New Delhi: Exactly one hundred days ago on August 5, internationally recognised and award-winning photojournalist, teacher and activist Shahidul Alam was picked up from his home in Dhaka by plainclothes policemen without a warrant, just hours after he went live on Facebook to describe the student protests in the city and how he was attacked by members of the ruling party while covering a demonstration.
A vocal critic of the Sheikh Hasina government in Bangladesh, Alam has been in custody since despite many pleas from across the world to have him released. In the latest petition to Prime Minister Sheikh Hasina, 34 eminent South Asians have written to her, demanding that he be released.
The signatories, who include Arundhati Roy, Aparna Sen, Romila Thapar, Amitav Ghosh, Ramachandra Guha, Vrinda Grover, Vikram Seth and Raghu Rai, said: “It is clear to us that the case of Shahidul Alam is being used as a means to suppress criticism by others in civil society. His arrest and continued detention appear to be manifestation of an intolerant political atmosphere, an attempt to threaten and silence the voice of Bangladeshi citizens.”
The letter notes: “Shahidul Alam is a Bangladeshi citizen, but the rest of us in South Asia are also proud to call him our own, for the values of truth, justice and social equality he promotes.”
Accused of violating section 57 of Bangladesh’s Information and Communication Technology Act and ‘hurting the image of the nation’, Alam has been denied bail five times. Just a week after being arrested, The Wire carried a note written by his partner Rahnuma Ahmed which spoke of how Alam, when produced before the magistrate, told of how he had been tortured in custody.
“He was unable to walk by himself when he appeared in court in August, and he told friends that he had been beaten up by the authorities,” Amnesty had reported.
“As believers in the rule of law, we are shocked to learn that government lawyers continue to oppose Shahidul Alam’s release on bail using various stratagems and delays intended to deprive him of his fundamental rights to liberty and due process,” the letter reads.
The full text of the letter has been reproduced below:
Subject: Appeal for release of Shahidul Alam on 100th day in custody
As well-wishers of Bangladesh and supporters of its 166 million citizens’ struggle for dignity, social justice and prosperity, we are distressed by the continued imprisonment of photographer and cultural activist Shahidul Alam.
Since the founding of the nation in 1971, the people of Bangladesh have led by example, fighting poverty, ending social injustices and being standard-bearers of participatory development. This advance has been made possible by the democratic spirit of the people, who have challenged military rulers and autocrats alike. As well-wishers of Bangladesh, we fear that these gains are in danger due to the rising political intolerance and denial of fundamental freedoms.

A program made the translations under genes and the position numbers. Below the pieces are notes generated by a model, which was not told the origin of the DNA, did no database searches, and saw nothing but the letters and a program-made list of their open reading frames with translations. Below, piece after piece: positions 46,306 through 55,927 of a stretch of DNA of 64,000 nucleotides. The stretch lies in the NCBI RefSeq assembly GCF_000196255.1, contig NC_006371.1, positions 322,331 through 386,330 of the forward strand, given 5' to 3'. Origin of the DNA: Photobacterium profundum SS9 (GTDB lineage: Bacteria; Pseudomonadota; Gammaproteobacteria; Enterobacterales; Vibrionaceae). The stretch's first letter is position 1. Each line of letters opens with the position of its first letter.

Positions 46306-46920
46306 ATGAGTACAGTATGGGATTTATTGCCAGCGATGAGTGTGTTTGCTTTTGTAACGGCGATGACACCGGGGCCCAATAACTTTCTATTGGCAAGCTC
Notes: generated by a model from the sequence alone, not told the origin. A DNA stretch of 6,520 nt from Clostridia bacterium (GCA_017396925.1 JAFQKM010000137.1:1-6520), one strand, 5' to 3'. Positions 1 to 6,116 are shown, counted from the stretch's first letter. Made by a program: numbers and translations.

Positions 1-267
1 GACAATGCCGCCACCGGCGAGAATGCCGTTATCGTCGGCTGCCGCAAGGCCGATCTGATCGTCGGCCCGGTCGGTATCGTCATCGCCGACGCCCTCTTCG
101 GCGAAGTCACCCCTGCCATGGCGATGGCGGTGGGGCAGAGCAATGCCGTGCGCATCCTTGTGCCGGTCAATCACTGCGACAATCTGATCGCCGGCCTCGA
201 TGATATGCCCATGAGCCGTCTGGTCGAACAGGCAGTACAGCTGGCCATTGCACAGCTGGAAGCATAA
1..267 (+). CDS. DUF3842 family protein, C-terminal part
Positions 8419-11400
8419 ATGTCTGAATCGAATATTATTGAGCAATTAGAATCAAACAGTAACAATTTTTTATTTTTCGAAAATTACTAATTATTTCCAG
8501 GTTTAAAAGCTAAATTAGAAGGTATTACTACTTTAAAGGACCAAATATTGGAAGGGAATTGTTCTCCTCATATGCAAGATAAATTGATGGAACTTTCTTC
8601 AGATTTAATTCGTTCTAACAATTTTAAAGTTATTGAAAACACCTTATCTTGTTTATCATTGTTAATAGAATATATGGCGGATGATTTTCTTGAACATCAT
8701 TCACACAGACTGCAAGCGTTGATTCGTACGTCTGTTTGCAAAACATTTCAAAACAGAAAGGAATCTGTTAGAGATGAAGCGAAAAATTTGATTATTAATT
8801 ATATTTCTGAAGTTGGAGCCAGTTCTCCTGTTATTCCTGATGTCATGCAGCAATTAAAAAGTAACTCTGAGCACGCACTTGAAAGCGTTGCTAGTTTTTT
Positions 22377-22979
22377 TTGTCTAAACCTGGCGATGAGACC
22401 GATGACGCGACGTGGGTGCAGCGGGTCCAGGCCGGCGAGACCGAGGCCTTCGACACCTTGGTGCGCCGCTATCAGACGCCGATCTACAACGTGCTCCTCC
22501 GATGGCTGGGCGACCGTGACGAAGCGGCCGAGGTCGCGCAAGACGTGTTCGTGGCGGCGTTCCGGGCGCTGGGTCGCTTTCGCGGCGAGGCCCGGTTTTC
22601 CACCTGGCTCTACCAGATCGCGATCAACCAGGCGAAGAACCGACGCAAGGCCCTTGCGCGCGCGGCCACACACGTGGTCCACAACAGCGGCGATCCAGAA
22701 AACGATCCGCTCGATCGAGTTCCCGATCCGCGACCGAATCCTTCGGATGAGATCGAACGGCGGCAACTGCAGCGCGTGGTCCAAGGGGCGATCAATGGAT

Shahidul Alam is a Bangladeshi citizen, but the rest of us in South Asia are also proud to call him our own, for the values of truth, justice and social equality he promotes. His work and activism are respected all over our region and beyond, with innumerable friends who admire his concern for the voiceless and marginalised. One example is his latest work highlighting the tragedy of the Rohingya people, who have been given refuge in Bangladesh by your Government.
Since Shahidul Alam was forcefully taken from his home on the 5th of August, he was remanded first in Detective Branch custody for seven days and, then held at Dhaka Central Jail at Keraniganj. He is accused of ‘hurting the image of the nation’ while reporting on protests by young students demanding road safety.
It is clear to us that the case of Shahidul Alam is being used as a means to suppress criticism by others in civil society. His arrest and continued detention appear to be manifestation of an intolerant political atmosphere, an attempt to threaten and silence the voice of Bangladeshi citizens. With the country preparing for general elections, this is a time when there should be more space for debate and discussion, not less.
As believers in the rule of law, we are shocked to learn that government lawyers continue to oppose Shahidul Alam’s release on bail using various stratagems and delays intended to deprive him of his fundamental rights to liberty and due process. Across South Asia, politicians and citizens have fought for the right to speak, and to write, and it is astonishing to us that a government today, especially one which seeks to harness technology for progress, should choose to use a law to proscribe online speech to jail a citizen.
Prime Minister, we the undersigned urge you to ensure the release of Shahidul Alam on this, the 100th day of his detention. We look forward to Bangladesh retaining its place as an exemplar of participatory democracy in South Asia.
1. Akram Khan, London
2. Amar Kanwar, New Delhi
3. Amitav Ghosh, Goa
4. Anish Kapoor, London
5. Aparna Sen, Kolkata
6. Arundhati Roy, New Delhi
7. Ashok Vajpeyi, New Delhi
8. Buddhadeb Dasgupta, Kolkata
9. Dayanita Singh, New Delhi
10. Ina Puri, Kolkata
11. Jayadeva Uyangoda, Colombo
12. Kanak Mani Dixit, Kathmandu
13. Laila Tyabji, New Delhi;
14. Manjushree Thapa, Toronto
15. Mohammed Hanif, Karachi
16. Moushumi Bhowmik, Kolkata
17. Nandita Das, Kolkata
18. Nimalka Fernando, Colombo
19. Patricia Mukhim, Shillong
20. Pooja Sood, New Delhi
21. Rachana Singh, New Delhi
22. Raghu Rai, New Delhi
23. Rajdeep Sardesai, New Delhi
24. Ramchandra Guha, Bangalore
25. Romila Thapar, New Delhi
26. Salima Hashmi, Lahore
27. Sanjay Kak, New Delhi
28. Sanjoy Hazarika, Shillong
29. Sankha Ghosh, Kolkata
30. Shabana Azmi, Mumbai
31. Sushila Karki, Kathmandu
32. Vijay Prashad, New Delhi
33. Vikram Seth
34. Vrinda Grover, New Delhi
Note: An earlier version of the article said there are 33 signatories to the petition; Vikram Seth’s name was missing.